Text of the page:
I got this information from a friend and wanted to make it available to everyone that has an FT-817 - without their having to spend hours searching the stupid YAHOO forum.
I have discovered that under some conditions, the FT-817 may be susceptible to an INTERNAL OSCILLATION of the final and driver stages, which will result in excess current being drawn, and POSSIBLE damage to the affected stages. I ALSO have determined that this problem can be solved by simply REVERSING the PHASE of the driver signal to the input of the final output board, and this is done by un-soldering and reversing the shielded cable from the driver stage output balun, at the input to the final board.
It DOES take a good eye, steady hand, proper tools, and a little skill to SAFELY and properly accomplish. (You simply swap the shield and the center conductor connections of the input coax to the final board)—Do this at ONLY the final board end, the coax COLOR on the correct balun is gray/white-NOT the blue one!—Once the modification is complete, as further insurance, I advise checking the final stage IDLING BIAS current.
Idling Bias current may be checked by un-soldering the 13.8 volt bare wire power jumper from the P. A. (final) board, and connecting a milliampere meter in series, to read the idling current. The radio should be connected to an EXTERNAL power source of 13.8 volts D. C., and operated in the SSB mode with NO AUDIO input (Turn SSB mike gain menu to ZERO)-When you energize the PTT circuit, in SSB mode, with no audio, you SHOULD see a current of 70 to 90 milliamperes, and if you adjust the bias pots, one at a time, COUNTERCLOCKWISE on the final board, each pot should take it DOWN to approximately ˝ the value previously noted. (35 to 45 milliamperes each), for the TOTAL of 70 to 90 ma. (If all is normal, RETURN the pots to their original setting. Do NOT exceed 100 milliamperes when adjusting!)- After this simple, no-parts fix, you will ALSO likely note that the “Ferrite Bead” on the external power cable is NO LONGER NEEDED!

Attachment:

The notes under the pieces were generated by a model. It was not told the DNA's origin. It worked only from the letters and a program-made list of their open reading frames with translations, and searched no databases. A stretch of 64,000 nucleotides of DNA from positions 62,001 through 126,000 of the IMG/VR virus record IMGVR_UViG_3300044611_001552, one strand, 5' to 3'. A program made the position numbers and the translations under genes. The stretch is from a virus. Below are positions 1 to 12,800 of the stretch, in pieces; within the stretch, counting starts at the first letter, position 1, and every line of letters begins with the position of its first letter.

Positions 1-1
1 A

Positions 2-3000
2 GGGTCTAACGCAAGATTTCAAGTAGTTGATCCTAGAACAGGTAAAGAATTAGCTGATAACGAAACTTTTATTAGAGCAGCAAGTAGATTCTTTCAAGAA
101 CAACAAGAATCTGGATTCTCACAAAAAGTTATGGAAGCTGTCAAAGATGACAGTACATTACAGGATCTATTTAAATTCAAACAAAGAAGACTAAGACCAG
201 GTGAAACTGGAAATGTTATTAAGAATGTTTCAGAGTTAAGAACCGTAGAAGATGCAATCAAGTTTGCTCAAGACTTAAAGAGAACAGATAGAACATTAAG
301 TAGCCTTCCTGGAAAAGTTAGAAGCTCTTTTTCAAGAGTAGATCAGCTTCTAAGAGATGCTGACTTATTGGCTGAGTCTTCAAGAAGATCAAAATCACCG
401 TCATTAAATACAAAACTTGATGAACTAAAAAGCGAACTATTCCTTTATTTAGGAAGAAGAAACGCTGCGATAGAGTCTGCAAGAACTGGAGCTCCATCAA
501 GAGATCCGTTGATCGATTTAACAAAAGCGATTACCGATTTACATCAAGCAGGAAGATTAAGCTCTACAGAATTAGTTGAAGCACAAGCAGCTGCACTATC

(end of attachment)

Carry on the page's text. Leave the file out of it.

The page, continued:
Be certain that the top cover screws are properly secured before using the front BNC antenna jack, or you could induce feedback via this route. Hopefully this will put an END to the mysterious “Finals Blowing.
Lastly -a word of WARNING- if you are not sure, or do not fully UNDERSTAND this procedure, or do not have proper tools and skill, seek qualified assistance! Failure to do so MAY result in DAMAGE to you transceiver!
73, and good DX!
KC3VO, Bob Curry
I have opened up two of the FT-817s and made this change to them and made some notes that might help you do the job. First, you get to the final amp board by removing the bottom cover of the FT-817 (the one with the battery cover on it.) Have the rig upside down with the mic connector socket pointing toward you and the front of the rig to your right. When you look into the rig, you will see a balun coil in the lower LEFT corner of the box. The driver transistors are along the edge of the circuit board closest to you. The balun has 2 holes in it with a gray colored coax cable looped through it with one end connected to the main circuit board. The other end is connected to the final amp circuit board.
In both my units, the shield was connected to the left input side and the center conductor to the right. The cable terminates into some large solder lands on the top of the board and is easy to exchange the way its wired. There is another balun towards the center of the main circuit board-this is the output balun and you don’t want to touch it. The 13.8 volts powers the final amp board by a bare wire from the main circuit board (where there is a large + sign on the board) up to the final amp board on the RIGHT side in the upper right corner of the amp board. If you hook up a meter, the plus lead goes to the main board and the minus side to the amp board.
Another way to save you finals is do NOT run a full 13.8 volts from your external power supply, there is almost NO increase in output power if you run over 11 volts but do try it with your rig.
73's and GOOD Luck!